The clemency of Hedquist has fueled Republican complaints that Brown, a Democrat who is not running for reelection this year because of term limits, is soft on crime.
“As with many others, the facts of this case are outrageous and brutal,” Oregon Senate Republican Leader Tim Knopp said Tuesday. “The Governor continues to let violent criminals out of prison, and Democrats in the majority remain silent.”
However, Brown said she has denied most clemency requests.
“Clemency is an action I reserve for individuals who have demonstrated that they have made incredible changes in their lives to rehabilitate themselves, take accountability for their crimes, and dedicate themselves to making their communities a better place,” Brown said.
While locked up in the Oregon State Penitentiary in Salem, Hedquist spent over 20 years volunteering for hospice care services, said Liz Merah, Brown's spokeswoman.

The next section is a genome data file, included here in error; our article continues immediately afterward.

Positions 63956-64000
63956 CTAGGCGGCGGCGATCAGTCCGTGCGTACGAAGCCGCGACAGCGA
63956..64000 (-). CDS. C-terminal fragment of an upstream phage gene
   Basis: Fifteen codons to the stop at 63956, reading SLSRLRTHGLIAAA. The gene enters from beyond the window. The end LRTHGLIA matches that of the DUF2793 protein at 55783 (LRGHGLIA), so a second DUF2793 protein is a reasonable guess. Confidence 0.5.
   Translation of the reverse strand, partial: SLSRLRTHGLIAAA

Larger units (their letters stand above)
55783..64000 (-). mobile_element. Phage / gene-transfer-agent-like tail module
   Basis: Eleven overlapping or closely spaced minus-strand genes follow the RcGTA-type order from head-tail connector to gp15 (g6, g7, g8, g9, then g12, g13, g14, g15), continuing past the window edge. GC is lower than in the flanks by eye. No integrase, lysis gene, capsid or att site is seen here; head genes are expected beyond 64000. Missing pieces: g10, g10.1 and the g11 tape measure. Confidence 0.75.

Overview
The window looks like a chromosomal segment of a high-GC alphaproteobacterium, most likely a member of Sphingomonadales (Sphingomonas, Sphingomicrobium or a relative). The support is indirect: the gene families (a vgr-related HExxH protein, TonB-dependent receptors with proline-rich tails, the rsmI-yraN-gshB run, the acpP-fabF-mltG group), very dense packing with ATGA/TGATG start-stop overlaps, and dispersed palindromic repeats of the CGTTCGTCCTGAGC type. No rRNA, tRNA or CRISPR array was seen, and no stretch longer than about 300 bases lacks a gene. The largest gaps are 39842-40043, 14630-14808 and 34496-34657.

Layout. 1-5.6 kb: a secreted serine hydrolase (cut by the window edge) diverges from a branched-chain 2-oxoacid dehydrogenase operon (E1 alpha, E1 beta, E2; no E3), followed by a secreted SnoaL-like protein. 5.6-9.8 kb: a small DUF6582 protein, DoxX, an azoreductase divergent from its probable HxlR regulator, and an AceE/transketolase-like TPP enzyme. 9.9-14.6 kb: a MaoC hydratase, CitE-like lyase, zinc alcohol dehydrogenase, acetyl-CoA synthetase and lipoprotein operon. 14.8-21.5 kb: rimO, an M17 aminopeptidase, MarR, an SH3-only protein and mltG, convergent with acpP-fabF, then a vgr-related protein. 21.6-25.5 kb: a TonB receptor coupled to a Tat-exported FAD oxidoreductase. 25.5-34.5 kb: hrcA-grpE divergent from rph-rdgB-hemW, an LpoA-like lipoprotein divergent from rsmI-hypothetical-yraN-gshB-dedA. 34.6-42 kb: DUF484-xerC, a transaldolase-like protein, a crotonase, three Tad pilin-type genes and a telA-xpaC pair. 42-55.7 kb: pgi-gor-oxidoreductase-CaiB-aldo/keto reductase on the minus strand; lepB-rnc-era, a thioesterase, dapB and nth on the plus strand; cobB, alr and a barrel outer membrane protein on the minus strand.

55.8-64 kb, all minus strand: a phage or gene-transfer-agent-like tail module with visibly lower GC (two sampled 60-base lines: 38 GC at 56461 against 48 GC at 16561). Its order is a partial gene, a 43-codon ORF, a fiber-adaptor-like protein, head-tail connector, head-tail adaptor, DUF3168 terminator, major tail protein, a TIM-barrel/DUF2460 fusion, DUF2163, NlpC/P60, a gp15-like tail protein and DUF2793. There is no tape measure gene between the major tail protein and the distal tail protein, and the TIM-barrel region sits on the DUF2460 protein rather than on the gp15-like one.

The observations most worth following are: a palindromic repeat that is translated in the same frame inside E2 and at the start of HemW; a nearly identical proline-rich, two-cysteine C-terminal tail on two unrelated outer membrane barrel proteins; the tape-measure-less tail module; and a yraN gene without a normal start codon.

Hedquist wrote about caring for the dying inmates in a piece that was awarded “honorable mention in memoir” in PEN America's 2019 Prison Writing Contest.
“I couldn’t have known all those years ago that death would bring my humanity back,” Hedquist wrote. “So I sat, I listened, their teary-eyed regurgitation of their crimes burned my ears, they left a bitter taste in my mouth as I consumed the confessions ... but somehow just being with them and listening lightened their burden before death stepped in to take them."
This month, Hedquist was released to the Salem home of a former prison chaplain after a suitable place could not be found for him in Douglas County, where Hedquist was from.